A Sicilian tradition

At 5:30 a.m., it's chill with only a bare cool hint of dawn. Etna is for once a clear pastel outline against her own pinky smoke. By the time we make it to the farm at 6:30, the ricotta is almost finished being made.

This particular farm is outside the tiny town of Vizzini, nestled in the hils southwest of Catania. So early, it is quiet and serene. The ricotta makers get up very early - 3:30 - to milk the sheep and start the cheese, before it gets too hot.

The ricotta is made in a tiny tiled concrete hut, with an enclosed entryway of galvinized tin. Inside is hot as Hades; an older man, portly and short and white-haired as only a Sicilian can be, sits stirring the pot, sweat dripping off him. The pot is copper, about two and half feet tall, its bottom wider than its top, a shape more conducive to the even distribution of heat.

The shed is too hot, and we escape to the relative coolness of the little entry, where a few thick sticks are wedged caddy-corner, with several drooping, gourd-shaped cheese strung up and one or two dinner-plate sized rounds of aging ricotta rest on a board.

The process of making ricotta is a fairly simple one, but one that takes experience to do right. We watch the cheesemaker, who is, we discover, 71 years old; his companion is younger by at least two decades. We ask questions; they all want to talk and explain at once. Between them and Tanino trying to translate, we're lucky to get any straight answers.

The fresh sheeps' milk is poured into one of the pots and placed over the single gas burner set an inch or two off the floor. The caglio, a substance produced from the lining of a sheep's stomach (rennet in English), is added, which causes the milk to thicken. "That's natural," says the cheesemaker, "that's the way to do it."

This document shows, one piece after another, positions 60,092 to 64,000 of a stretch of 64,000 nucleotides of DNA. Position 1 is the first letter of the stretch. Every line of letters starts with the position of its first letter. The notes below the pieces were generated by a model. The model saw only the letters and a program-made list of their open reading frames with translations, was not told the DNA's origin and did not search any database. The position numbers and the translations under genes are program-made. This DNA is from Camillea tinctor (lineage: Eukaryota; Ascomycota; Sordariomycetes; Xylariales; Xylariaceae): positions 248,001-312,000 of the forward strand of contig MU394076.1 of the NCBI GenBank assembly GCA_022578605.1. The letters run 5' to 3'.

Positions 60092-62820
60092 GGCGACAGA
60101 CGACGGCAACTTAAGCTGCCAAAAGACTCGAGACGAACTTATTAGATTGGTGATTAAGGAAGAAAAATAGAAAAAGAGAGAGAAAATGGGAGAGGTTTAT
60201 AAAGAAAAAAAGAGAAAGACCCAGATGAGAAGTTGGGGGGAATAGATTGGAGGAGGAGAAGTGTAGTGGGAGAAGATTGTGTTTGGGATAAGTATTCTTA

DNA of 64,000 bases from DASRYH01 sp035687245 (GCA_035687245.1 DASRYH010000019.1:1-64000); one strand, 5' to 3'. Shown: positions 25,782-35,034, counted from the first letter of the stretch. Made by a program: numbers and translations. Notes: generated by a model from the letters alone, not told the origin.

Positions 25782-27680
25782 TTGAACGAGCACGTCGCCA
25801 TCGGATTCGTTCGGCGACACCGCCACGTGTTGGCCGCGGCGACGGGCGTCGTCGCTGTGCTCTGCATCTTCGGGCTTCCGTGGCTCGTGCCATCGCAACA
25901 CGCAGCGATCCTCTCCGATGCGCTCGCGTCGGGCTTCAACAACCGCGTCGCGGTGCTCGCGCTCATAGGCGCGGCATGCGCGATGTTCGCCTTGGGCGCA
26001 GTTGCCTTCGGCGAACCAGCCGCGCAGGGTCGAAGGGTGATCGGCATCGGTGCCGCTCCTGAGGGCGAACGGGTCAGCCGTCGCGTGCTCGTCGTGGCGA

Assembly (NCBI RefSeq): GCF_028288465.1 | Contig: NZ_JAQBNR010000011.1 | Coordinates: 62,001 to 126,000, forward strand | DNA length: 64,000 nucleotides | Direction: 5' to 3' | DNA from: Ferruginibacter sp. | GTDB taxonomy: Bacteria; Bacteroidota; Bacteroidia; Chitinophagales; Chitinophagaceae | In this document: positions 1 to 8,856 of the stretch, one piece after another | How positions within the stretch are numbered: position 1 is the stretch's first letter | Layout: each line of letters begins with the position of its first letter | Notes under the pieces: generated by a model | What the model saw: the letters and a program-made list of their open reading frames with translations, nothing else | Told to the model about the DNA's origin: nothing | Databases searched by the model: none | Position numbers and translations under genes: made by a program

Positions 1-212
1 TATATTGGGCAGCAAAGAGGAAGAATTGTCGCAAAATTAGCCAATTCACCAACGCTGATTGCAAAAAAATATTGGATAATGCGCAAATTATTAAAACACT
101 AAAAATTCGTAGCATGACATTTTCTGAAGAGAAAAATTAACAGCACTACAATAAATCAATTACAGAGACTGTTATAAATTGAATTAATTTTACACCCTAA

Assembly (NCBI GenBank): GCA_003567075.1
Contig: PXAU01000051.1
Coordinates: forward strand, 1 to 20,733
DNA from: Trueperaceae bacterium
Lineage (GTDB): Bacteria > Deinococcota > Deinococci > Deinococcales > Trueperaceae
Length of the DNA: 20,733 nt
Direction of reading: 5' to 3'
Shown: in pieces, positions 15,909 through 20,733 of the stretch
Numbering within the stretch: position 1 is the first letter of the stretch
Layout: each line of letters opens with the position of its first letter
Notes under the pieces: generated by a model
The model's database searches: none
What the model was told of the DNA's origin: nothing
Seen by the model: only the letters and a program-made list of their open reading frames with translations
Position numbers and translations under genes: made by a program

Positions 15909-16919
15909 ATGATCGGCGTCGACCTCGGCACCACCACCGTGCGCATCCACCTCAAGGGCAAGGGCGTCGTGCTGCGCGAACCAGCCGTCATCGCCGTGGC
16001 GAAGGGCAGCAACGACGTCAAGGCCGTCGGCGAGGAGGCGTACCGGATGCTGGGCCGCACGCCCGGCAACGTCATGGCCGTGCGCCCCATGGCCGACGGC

The first cheese to emerge from the cauldron is tuma, a very soft, tasteless cheese. When we asked what one did with it, they said that the most common recipe was to slice it thinly, drizzle it with olive oil, dip it in egg, and pan fry it. It is also reworked into other cheeses.

The leftover milk is still being cooked, slowly stirred and carefully watched. Salt is added for flavor. Then time for experience: the time has come, and he stops stirring. He watches the foam on top intently, waiting for the precise moment for it to clot. At once, it is done, and off goes the burner, and he springs into action. A little bit skimmed off the top, and then he begins to bring up big ladlefuls of the steaming, chunky ricotta. To one side is a stainless steel sink with about 20 small (hand-height), plastic, mesh baskets; the cheese goes in here to drain.

Of course, as honored guests, we must have the Sicilian ritual of easting this spanking fresh ricotta. So out come the glass bowls, and he slops in the hot stuff. The odor is strong, slightly goaty. With big spoons, we taste it tenatively: it's good. It's thick, salty, and strong in a sweet sort of way. Eaten with bread, it soothes and tones down the gamey flavor; as it cools, it coagulates and firms a little. It's rather like eating ricotta flavored yogurt. It's very filling; it's understandable how they make a meal out of it.

Some of the fresh ricotta is set aside to harden; heavily salted, after a week it is fit to be used as ricotta salata ("salted ricotta"), a firm cheese to be shredded over pasta, especially pasta alla Norma.

And later in the morning, after the ricotta has settled a little, the cheesemaker piles it into the back of a tiny, beat-up, pale lemon yellow Fiat; it's specially equipped with a cooling unit, shelving, and rusty old scale. He's off to drive the streets of Vizzini, crying it for sale -- "Ricotta! Ricotta!"

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Copyright 1998 by Jennifer Tyson